In March 1935, eleven years after the publication of the first manifesto of surrealism by Andre Breton, two hundred copies of a collection of sixty-three prose poems entitled Blast-Furnace were circulated in Athens. The collection was signed by one Andreas Embiricos (1901-1975), the offspring of a well-known shipping family, with no work published before then. Born in Braila, Romania, to a Greek father and a Russian mother, Embiricos studied economics in Switzerland, literature and philosophy in London and psychoanalysis in Paris. In 1929 he entered the circle of French surrealists, was initiated into the technique of automatic writing and made the acquaintance of Breton in person. Two months before Blast-Furnace appeared, he gave a lecture on the subject of surrealism to "a grim middle-class audience who listened in obvious annoyance", as an on-the-spot witness named Odysseus Elytis (Nobel Prize 1979) noted.
Blast-Furnace holds a unique place in modern Greek poetry. No poet prior to Blast-Furnace - in spite of indications that surrealism was known in Greece before 1935 - and no poet since, has put together a book so heretical, so cryptic and so 'difficult' - one which nevertheless sold out in no time, 'not because it was of interest, but because it was considered so scandalous, written by someone deranged', as the poet himself reminisces. Without punctuation, in a language mainly scholarly and precocious - something which the proponents of demotic Greek found particularly
annoying - with interminable phrases, perfectly constructed but without any apparent logical coherence, yet with the typically Greek fifteen-syllable meter clearly
discernible, Blast-Furnace seems to have met the requirements of free association and the resultant automatic writing. It would be difficult however plausibly to maintain that these poems had an 'automatic' or 'chance' origin or that no work was done on them, in spite of the fact that Embiricos himself stated that his poems do not always develop 'within the limits of consciousness'. Every poem, he says, is a 'poem-event', dynamic and self-contained, and its elements remain 'free of any compromised or standardised aesthetic, moral or logical construction'. The recipe was never to be repeated, in spite of the fact that the experiment succeeded in bringing to the forefront the most authentic Greek surrealist writing.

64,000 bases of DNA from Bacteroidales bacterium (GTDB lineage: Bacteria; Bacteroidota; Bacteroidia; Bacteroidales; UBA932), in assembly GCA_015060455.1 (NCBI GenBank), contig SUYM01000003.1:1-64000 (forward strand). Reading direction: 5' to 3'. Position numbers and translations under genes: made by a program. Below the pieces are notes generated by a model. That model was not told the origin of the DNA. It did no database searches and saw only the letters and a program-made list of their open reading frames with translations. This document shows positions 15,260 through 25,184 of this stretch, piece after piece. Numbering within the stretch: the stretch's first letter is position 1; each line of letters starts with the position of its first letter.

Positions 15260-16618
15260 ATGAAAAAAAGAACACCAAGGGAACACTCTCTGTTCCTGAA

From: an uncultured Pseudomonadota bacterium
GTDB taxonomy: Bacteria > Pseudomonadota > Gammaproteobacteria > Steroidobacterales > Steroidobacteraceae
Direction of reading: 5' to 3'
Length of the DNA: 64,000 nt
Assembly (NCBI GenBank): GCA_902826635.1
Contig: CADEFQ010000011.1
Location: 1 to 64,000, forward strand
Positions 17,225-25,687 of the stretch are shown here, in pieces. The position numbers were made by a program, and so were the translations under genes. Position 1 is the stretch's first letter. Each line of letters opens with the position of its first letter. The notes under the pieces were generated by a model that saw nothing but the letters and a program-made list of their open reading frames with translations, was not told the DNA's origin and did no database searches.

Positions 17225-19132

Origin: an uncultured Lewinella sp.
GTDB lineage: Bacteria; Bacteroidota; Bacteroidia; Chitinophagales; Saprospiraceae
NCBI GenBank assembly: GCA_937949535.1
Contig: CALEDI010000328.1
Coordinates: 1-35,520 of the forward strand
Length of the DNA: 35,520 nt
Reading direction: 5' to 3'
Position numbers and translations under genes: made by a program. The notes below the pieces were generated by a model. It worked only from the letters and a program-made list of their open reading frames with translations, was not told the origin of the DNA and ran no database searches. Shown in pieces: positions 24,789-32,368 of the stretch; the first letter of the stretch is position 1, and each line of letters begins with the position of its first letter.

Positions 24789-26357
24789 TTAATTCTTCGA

Embiricos' next collection, Inner Land (1945), as well as a short volume of prose, Writings or Personal Mythology (1960), contain texts bathed in surrealist light, but with coherence and logical consistency. It is now quite clear that what was mainly of interest to Embiricos was to keep alive the subversive and emancipating strain of the European surrealist movement and to promulgate the vision of a world free of every type of oppression, a world 'without borders and without limits'. Political, social and particularly sexual liberation were Embiricos' main concern, so much so that he emerged as the Greek poet and visionary par excellence of a world system of politics and co-existence. His city, Oktana, described in the collection bearing the same name, "will be the capital of the New World, in the heart of mankind's future", a universal city, filled with poetry, love, pleasure, justice and freedom. The eight-volume novel The Great Eastern (1990-1), is the most extensive and the most daring modern Greek text, where all of Embiricos' fantasies, doctrines and visions are
developed in an epic tone.
(Y. Yatromanolakis, from the volume Greece-Books and Writers, National Book Centre of Greece, 2001). -